As we have learned, based on the Talmudic rule of kim lei be-derabah minei, according to Jewish law a person cannot receive two separate punishments for performing a single act. The halakha allows him to be punished only once, i.e. he will receive the more severe of the two punishments and be freed of the lesser punishment. Thus, if a person performs an act for which he would receive both capital punishments and either malkot or mamon – lashes or a monetary fine – he will not receive the lashes or the fine, as the capital punishment suffices as punishment for this act.
It is clear that when one of the punishments for a specific act is the death penalty, that will be the only punishment that the person receives, but what if he deserves to receive lashes and a monetary fine for his act? Which of those two punishments is considered the more severe one? This question is the point of disagreement between Ulla and Rabbi Yohanan on our daf. According to Ulla, the appropriate punishment is to make the person pay; according to Rabbi Yohanan, assuming he was properly warned of the consequences of his actions, he will receive malkot.
Even according to Rabbi Yohanan, however, there are cases in the Torah where an individual will be required to pay and will not receive malkot. Appropriate punishment in the case of hovel ba-haveiro – personal injury – which includes both malkot and mamon – will be to pay the damages. Only in a case where the damage was less than the value of a peruta (an amount so small that it cannot be returned) will malkot be given.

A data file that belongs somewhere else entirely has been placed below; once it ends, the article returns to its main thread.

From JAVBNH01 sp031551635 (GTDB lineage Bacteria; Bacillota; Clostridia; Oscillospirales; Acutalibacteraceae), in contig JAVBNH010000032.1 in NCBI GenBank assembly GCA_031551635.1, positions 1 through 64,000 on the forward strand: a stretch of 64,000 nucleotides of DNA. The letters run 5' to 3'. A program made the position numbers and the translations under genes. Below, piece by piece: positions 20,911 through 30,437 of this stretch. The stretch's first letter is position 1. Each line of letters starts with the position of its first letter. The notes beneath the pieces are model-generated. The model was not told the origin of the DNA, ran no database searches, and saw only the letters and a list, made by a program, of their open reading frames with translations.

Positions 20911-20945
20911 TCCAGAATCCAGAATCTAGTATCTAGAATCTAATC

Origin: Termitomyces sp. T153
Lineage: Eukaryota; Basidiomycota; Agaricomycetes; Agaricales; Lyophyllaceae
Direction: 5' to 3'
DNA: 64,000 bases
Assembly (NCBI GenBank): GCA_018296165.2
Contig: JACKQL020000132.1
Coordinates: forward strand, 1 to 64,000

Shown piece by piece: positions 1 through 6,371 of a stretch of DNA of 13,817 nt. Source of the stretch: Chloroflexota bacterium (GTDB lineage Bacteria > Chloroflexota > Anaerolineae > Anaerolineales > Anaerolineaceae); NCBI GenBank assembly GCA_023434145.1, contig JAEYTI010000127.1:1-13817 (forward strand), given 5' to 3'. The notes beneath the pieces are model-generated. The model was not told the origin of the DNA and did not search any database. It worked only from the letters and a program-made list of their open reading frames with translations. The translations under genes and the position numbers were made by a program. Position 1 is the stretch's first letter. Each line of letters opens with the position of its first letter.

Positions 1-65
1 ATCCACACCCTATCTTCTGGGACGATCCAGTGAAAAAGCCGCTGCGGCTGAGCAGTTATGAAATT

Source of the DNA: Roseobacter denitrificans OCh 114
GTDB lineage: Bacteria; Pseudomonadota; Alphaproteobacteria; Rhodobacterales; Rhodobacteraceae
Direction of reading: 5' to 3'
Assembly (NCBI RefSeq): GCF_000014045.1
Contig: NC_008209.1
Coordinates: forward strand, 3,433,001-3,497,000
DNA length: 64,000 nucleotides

Personal injury is considered a sin for which you deserve malkot because of the Talmud’s interpretation of the passage in (25:3) that teaches that the court is obligated to punish a criminal with a specific number of lashes, but that more than that will be forbidden. The monetary obligation in such cases will be one or more of the five payments that the court may impose on the person who caused the injury: